Los Angeles city officials are wailing that civilization as we know it may be imperiled if Gov. Jerry Brown has his way and kills community redevelopment agencies.
Maybe I’m just a postredevelopment Pollyanna, but I think our way of life would survive just fine. In fact, we’d be better off without them.
Why? Because CRAs are one of those well-intentioned initiatives that sounded great and started off well enough decades ago and have some accomplishments they can point to, such as the Hollywood & Highland Center. But over the years, they have devolved into corrupt little political fiefdoms that muck up the works and don’t do much good.
Sure, CRAs may encourage project construction in some supposedly blighted areas, but those developments mostly are just shifted over from another area. At least, that’s what the nonpartisan state Legislative Analyst’s Office reported a few weeks ago. It went on to say: “There is no reliable evidence that redevelopment projects attract businesses to the state or increase overall economic development in California.”
Ouch. After all these years and billions of dollars? No help?
But it’s worse. CRAs do harm.
For example, CRAs have a record of buying out old but often-functioning small businesses, clearing the land and then sitting on it for a decade. Or two.
Tim Cavanaugh, writing for Reason.com, pointed out that the Community Redevelopment Agency of L.A.’s Marlton Square development in the Crenshaw District is a boondoggle that’s been lingering for years. CRA/LA’s Slauson Central Retail Center has been envisioned but unbuilt now for 20 years.
“You could not devise a better machine for creating and maintaining urban blight if you tried,” he wrote.
After the 1992 riots, Cavanaugh wrote, the CRA/LA “was given a shockingly broad mandate to seize, assemble and develop land for high-end retail, housing and restaurants. The CRA now controls nearly $1 billion worth of real estate in South L.A., and almost none of it has been developed.”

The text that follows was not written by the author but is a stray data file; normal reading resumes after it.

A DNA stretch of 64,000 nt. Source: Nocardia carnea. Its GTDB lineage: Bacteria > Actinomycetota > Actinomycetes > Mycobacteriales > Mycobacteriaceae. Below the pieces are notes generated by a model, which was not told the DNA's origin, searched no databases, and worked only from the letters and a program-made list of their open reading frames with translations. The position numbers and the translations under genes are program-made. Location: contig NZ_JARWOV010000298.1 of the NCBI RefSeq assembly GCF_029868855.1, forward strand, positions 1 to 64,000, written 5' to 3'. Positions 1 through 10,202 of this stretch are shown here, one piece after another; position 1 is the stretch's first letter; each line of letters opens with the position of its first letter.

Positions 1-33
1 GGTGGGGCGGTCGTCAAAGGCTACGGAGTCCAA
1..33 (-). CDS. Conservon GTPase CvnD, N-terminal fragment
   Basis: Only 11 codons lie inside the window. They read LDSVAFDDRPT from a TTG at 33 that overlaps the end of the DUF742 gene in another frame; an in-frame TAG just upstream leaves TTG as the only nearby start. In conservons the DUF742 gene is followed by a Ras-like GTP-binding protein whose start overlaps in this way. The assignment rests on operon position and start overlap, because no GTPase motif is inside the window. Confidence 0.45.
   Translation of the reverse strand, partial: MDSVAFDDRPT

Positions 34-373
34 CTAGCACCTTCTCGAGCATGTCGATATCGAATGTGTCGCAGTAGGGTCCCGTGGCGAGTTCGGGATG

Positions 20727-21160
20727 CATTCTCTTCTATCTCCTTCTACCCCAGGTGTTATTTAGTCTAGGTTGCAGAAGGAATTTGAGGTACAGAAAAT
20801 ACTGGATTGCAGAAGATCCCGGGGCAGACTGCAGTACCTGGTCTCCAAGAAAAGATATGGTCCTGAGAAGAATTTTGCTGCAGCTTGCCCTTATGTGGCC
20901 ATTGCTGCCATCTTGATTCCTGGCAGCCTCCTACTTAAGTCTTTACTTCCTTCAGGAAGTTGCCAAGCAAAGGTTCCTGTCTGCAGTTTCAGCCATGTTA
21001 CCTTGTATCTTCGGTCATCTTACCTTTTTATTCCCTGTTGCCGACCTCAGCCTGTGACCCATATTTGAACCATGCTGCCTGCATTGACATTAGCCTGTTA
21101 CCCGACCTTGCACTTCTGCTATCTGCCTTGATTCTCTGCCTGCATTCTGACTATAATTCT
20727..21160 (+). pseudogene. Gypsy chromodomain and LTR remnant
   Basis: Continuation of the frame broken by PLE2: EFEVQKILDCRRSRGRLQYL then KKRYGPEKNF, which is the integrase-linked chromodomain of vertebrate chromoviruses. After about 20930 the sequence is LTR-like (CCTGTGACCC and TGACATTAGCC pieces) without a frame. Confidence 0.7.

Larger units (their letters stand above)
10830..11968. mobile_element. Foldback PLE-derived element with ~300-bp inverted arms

In my view, the central problem is that CRAs here and across the country are fundamentally political bodies trying to be real estate developers. Sure, private-sector developers may be criticized for making decisions solely on whether any given project is likely to produce a big payout. But they actually make decisions. Political organizations, on the other hand, dither while deciding how their pals can get rewarded or their enemies punished. Projects get trapped in all manner of politically correct mandates and goals and sometimes get hijacked by politically connected but shady types. Commissioners ride the CRA like a hobbyhorse, such as union crusader Madeline Janis, who uses CRA/LA to impose her living-wage agenda (but at least she’s forthright and honest about it).
Big developers long ago learned to game the system, getting the benefits of CRAs’ largesse. All they have to do is cozy up to the political types. And the small businesses that are in the way of CRA-engineered plans? They don’t matter, and you can’t hear their screams anyway over the noise of the bulldozers bearing down on them.
I know some city officials are saying that the state needs CRAs because that’s the way things are done now. Without them, big developments in blighted areas won’t get built.
But you know, until a few decades ago, developments were conceived and built almost entirely by real estate visionaries with bold plans, willing to risk their own money or that of any bankroller they could talk into going along. Cities guided development through planning and zoning commissions.
So don’t say it can’t be done. That’s how America got built. And it wasn’t such a bad place.
Charles Crumpley is editor of the Business Journal. He can be reached at email@example.com.
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